More and more the anti trade union laws are looking like a sham. During the post strike editorials in the Financial Times admitted as much. Not one worker or trade union has been prosecuted. Now some trade union leaders are talking about flouting the law. Bob Crow, the leader of Britain’s biggest rail union, asked at one rally, ‘Why bother with ballots – where does it get us?’
Anger continues to grow on the shop floor. Primarily it is fuelled by low pay, long hours and bullying managers. The tightness in some sections of the labour market is also putting great pressure on the bosses.
Both the government and the bosses talk a tough fight. But time and time again they have backed down in the face of militant action. Blair is not Thatcher – when the Tories won the general election in 1979 they had a clear strategy to take on the trade union movement in Britain. Blair has no such strategy – of course he wants to discipline the trade union movement, but this is a government responding to events rather than shaping them.
Each time Blair and his cohorts attack another group of workers the bitterness with Labour grows. Only last month the Unison health committee voted to withdraw all money to Labour Party constituencies whose MPs voted for foundation hospitals. And Dave Ward, the CWU deputy general secretary, told a rally of striking post workers, ‘It’s a matter of democracy. If you asked our members how much they wanted to give to Labour at the moment I reckon from about 200,000 of them you’d get about £5. That’s not £5 each – its £5 between them. Let’s give the £5 to Labour and say here you are – if £5 is not enough then you can disaffiliate from us.’
Low pay, long hours, deep-seated bitterness with the Labour government, rising political movements and growing trade union militancy – how all this will unfold is unclear, but potentially the situation is explosive.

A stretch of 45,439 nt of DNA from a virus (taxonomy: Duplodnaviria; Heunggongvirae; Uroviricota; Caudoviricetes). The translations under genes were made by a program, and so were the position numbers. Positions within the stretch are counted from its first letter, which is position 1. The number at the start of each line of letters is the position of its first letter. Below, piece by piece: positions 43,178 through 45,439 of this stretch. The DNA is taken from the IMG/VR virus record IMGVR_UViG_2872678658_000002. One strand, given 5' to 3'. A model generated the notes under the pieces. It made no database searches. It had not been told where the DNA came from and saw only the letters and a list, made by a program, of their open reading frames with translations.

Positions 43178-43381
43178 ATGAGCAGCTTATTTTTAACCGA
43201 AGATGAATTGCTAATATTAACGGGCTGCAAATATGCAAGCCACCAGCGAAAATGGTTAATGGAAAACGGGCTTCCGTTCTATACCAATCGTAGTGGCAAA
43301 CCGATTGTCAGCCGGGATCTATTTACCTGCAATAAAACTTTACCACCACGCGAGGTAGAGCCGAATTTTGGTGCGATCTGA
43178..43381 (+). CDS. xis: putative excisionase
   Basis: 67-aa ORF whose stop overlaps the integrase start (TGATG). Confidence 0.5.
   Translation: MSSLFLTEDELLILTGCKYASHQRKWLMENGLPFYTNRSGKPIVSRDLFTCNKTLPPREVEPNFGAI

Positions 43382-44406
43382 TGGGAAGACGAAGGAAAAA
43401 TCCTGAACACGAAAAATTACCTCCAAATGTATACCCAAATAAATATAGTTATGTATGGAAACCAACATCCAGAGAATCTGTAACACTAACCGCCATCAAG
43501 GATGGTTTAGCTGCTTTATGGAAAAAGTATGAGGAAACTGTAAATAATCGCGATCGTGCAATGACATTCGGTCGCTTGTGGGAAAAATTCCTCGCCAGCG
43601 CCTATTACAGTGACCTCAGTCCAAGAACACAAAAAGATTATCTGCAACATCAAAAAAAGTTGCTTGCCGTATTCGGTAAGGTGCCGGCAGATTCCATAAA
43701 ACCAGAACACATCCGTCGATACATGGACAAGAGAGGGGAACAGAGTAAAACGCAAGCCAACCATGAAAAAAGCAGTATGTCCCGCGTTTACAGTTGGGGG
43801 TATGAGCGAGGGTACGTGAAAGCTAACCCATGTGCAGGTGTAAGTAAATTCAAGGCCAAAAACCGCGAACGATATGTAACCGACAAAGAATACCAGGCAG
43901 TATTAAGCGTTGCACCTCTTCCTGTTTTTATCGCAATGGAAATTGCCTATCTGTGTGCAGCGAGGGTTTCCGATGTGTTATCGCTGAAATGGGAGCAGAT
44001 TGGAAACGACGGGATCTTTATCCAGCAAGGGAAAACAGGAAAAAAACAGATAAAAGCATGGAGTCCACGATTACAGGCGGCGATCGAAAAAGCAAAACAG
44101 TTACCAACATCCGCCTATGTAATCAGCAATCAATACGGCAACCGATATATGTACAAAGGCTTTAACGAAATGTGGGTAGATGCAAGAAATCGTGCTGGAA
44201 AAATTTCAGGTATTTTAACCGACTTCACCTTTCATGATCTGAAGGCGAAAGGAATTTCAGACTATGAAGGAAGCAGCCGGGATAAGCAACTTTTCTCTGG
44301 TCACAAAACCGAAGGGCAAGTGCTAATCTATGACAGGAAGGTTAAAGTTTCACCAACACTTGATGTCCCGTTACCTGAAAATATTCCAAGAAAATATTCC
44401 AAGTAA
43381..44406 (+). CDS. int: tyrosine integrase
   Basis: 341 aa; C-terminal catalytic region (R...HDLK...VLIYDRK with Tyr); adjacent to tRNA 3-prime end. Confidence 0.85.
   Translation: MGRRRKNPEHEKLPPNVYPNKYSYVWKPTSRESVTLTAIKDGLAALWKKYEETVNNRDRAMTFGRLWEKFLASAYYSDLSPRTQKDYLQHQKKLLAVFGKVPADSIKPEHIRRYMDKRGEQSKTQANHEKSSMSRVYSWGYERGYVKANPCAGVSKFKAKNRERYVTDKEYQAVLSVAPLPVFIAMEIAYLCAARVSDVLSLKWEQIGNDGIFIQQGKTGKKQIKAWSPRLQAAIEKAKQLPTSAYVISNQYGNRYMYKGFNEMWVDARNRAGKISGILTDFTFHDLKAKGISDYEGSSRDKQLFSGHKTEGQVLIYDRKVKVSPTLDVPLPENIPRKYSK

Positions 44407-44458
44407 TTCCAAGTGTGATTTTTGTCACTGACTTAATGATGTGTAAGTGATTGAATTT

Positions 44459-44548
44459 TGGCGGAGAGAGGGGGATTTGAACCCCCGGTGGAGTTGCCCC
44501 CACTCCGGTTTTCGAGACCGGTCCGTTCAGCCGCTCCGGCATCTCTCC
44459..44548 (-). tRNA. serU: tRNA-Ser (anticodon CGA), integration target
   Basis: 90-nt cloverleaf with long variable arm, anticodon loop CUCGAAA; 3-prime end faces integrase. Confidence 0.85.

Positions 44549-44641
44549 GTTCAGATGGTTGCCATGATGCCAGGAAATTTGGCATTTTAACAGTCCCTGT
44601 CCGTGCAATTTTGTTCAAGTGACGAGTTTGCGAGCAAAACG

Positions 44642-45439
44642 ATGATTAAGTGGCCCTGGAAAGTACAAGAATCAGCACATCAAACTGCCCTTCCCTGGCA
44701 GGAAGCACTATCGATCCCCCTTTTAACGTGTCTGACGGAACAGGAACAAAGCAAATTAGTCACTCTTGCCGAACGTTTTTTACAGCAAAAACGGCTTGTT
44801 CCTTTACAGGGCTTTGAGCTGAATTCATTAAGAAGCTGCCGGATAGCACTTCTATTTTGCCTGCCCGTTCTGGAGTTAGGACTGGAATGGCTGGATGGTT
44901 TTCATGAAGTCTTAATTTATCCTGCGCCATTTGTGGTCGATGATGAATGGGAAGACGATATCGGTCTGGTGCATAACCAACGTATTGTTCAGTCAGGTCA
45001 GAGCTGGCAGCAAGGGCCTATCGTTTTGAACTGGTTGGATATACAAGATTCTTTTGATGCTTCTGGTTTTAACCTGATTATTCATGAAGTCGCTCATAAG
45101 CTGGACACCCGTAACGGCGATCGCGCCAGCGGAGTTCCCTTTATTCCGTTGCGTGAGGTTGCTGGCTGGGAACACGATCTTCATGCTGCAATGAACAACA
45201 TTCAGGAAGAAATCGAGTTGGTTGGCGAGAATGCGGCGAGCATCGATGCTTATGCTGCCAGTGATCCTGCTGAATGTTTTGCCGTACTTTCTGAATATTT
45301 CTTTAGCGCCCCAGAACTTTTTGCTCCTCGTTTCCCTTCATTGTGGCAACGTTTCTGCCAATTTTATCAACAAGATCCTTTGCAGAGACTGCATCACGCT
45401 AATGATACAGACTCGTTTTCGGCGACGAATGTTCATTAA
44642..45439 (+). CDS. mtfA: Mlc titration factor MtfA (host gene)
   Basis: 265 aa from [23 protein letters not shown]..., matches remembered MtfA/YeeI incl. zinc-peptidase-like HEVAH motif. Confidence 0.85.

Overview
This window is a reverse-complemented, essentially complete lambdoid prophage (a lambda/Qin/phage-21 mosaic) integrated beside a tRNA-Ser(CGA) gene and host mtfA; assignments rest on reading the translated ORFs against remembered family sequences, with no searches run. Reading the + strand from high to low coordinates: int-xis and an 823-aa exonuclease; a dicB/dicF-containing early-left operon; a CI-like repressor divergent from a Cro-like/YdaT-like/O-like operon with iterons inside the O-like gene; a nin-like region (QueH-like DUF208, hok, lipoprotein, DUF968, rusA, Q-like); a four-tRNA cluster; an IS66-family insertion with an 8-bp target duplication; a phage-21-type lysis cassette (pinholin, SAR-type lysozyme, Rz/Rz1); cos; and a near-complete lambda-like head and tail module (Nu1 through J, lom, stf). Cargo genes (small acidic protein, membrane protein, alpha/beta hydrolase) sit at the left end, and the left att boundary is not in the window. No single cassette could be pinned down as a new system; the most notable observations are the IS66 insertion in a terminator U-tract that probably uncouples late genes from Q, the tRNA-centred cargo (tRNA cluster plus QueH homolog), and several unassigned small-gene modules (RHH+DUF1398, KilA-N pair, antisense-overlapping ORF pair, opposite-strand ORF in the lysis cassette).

Paul Garraway, Oxford Delivery Office
Shortly after the national strike ballot was lost the mail centre went out spontaneously in response to Allan Leighton’s anti-union ultimatum. The following morning we had a meeting on our gates, had a vote – there were only two votes against – and came out in solidarity action. We kept it shut for the weekend and had a close decision on the Sunday to go back because management had agreed to talk to our reps. But on the Monday they kept our reps waiting all day to provoke another strike and started sacking drivers in the afternoon. And then the mail centre went again. That was really good because the picket lines were packed. There was a really good atmosphere.
The next day Heddington didn’t go because the rep was on holiday and I was on my day off – and I wasn’t allowed to go near it. So the following day we made sure we had another meeting on the gates. We rang round a few people and had them out early to stop people going in. The other two delivery offices came out as well.
One of the drivers had worked at various delivery offices, so people knew who he was, and they were angry about the way that he’d been treated. They sensed that the union was being attacked. The day the deal was done we had a meeting to go back but we had a massive vote to stay out indefinitely. It was an amazing feeling.